As a result, a primarily positional war has begun in that part of Ukraine, with massive use of artillery. The Russian army appears to be trying to learn from its previous mistakes by moving much more cautiously after preparing the ground with intensive strikes. Despite significant human and material losses, the Russian army retains far superior firepower. Ukraine’s allies are trying to close the gap by providing it with increasingly heavy and sophisticated weapons.
Winning the Donbas battle is equivalent to seizing a rectangle with a frontage of 100 kilometers and a depth of 70 kilometers, the size of a French department. All other things being equal, it would take Russian forces between two and three months to seize this rectangle.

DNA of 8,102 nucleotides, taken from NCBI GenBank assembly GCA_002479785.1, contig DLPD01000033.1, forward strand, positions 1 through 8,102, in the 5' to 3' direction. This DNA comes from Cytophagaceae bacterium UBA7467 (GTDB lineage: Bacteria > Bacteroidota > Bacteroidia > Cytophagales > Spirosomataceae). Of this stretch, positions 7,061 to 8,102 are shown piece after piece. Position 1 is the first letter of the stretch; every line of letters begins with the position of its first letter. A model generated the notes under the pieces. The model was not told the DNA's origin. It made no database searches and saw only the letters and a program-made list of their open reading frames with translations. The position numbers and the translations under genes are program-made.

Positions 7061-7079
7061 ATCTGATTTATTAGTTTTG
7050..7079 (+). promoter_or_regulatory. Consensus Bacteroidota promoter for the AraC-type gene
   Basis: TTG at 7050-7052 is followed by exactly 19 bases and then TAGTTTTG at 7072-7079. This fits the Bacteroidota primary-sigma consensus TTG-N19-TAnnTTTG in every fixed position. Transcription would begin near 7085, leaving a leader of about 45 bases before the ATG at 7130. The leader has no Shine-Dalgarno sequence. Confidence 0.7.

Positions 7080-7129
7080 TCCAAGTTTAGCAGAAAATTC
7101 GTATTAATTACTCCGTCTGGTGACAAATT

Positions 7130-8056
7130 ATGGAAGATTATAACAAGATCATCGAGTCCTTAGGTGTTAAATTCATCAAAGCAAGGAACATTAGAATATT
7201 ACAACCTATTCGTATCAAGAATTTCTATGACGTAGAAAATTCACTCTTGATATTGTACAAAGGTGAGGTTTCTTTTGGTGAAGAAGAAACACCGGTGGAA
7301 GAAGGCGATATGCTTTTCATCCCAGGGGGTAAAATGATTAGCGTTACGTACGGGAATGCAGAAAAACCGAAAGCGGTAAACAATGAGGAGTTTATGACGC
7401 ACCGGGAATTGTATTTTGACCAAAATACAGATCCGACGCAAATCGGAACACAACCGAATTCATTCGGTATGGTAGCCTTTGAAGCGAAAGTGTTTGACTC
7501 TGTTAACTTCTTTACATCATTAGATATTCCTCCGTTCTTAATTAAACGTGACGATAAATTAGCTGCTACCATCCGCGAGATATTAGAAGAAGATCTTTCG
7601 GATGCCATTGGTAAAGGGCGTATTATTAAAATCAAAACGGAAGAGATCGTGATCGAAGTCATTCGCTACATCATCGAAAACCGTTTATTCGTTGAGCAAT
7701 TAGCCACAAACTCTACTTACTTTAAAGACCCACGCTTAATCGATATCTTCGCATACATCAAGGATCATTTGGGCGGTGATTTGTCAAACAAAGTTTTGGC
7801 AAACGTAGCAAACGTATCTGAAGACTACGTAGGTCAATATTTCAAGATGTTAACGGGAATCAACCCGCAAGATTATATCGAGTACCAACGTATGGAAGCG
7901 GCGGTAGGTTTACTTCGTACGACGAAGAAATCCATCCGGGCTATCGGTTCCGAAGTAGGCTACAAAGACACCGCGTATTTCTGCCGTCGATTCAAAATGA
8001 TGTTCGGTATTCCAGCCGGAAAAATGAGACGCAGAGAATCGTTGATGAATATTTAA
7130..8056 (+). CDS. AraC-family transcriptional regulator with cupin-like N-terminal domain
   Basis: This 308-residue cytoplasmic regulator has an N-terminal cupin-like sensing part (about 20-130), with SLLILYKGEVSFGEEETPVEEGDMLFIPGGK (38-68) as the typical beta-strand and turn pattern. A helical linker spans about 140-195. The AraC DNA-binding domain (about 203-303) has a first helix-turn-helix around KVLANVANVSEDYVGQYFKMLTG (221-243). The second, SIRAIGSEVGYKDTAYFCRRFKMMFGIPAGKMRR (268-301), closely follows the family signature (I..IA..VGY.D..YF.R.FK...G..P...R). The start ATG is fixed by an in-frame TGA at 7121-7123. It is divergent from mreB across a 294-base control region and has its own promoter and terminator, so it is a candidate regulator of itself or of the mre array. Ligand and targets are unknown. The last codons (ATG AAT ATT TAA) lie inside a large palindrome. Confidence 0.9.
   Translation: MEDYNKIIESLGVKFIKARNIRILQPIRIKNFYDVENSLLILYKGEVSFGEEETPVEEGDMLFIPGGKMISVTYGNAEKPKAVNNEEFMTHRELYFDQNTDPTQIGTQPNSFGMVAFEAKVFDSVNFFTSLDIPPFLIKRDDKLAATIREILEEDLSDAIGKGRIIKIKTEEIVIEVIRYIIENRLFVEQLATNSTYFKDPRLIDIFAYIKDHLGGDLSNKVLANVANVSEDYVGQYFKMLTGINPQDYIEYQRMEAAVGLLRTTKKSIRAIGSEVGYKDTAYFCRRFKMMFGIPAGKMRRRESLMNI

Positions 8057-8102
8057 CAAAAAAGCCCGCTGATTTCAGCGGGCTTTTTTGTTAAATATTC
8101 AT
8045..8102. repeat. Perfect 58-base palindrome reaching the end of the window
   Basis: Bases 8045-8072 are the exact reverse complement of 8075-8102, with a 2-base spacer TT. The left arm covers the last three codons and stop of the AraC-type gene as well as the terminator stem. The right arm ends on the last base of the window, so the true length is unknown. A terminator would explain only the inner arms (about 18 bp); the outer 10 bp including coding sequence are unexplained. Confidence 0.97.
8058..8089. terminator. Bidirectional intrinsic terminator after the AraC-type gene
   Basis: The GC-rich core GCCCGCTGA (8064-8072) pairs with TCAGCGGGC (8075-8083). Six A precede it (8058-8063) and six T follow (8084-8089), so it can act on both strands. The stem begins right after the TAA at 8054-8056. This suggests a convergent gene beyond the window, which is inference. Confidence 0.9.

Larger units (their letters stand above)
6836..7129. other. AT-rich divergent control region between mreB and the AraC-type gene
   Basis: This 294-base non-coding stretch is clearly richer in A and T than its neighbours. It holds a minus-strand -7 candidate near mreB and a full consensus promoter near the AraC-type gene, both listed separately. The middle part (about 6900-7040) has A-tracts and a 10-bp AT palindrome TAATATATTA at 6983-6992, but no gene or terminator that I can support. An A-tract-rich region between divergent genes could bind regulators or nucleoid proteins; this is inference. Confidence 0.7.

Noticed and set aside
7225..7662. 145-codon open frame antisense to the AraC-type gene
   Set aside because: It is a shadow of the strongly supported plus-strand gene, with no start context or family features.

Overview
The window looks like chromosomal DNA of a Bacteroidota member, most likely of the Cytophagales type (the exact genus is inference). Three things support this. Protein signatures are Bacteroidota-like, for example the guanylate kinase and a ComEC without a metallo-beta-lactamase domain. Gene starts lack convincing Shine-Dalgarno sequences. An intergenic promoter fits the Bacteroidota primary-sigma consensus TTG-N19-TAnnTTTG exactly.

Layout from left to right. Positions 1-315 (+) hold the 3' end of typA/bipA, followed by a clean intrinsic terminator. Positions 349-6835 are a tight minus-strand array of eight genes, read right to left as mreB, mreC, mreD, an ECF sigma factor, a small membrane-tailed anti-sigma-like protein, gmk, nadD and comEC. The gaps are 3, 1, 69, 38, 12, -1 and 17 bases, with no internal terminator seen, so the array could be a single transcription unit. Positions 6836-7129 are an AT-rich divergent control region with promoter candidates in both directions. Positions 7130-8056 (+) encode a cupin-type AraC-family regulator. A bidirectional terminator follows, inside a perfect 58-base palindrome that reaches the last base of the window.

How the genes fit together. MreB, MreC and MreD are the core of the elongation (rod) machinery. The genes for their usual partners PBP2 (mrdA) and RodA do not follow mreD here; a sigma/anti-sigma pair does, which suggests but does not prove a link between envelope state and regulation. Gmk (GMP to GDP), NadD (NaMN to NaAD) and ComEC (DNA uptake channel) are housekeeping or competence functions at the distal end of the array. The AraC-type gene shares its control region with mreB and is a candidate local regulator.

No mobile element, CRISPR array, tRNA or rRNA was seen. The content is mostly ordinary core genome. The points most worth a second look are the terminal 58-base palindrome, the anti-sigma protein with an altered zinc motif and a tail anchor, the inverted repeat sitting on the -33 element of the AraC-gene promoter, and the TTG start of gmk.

What happens next could be determined by the Russian army’s success or failure in the Donbass. Moscow’s true intentions in terms of future objectives in Ukraine are unclear. In mid-April, Major General Rustam Minnekayev, acting commander of Russia’s Central Military District, was quoted by official Russian news agencies as saying that the Russian army would be unable to take on the Donbass. According to him, the goal of the second phase of the “special military operation” was to deprive Ukraine of access to the Black Sea as far as Odessa, as well as to the border with Transnistria. The general also alluded to Moldova’s separatist region, where the Russian-speaking population is “oppressed.” The same argument is made about the Russian population in the Donbas.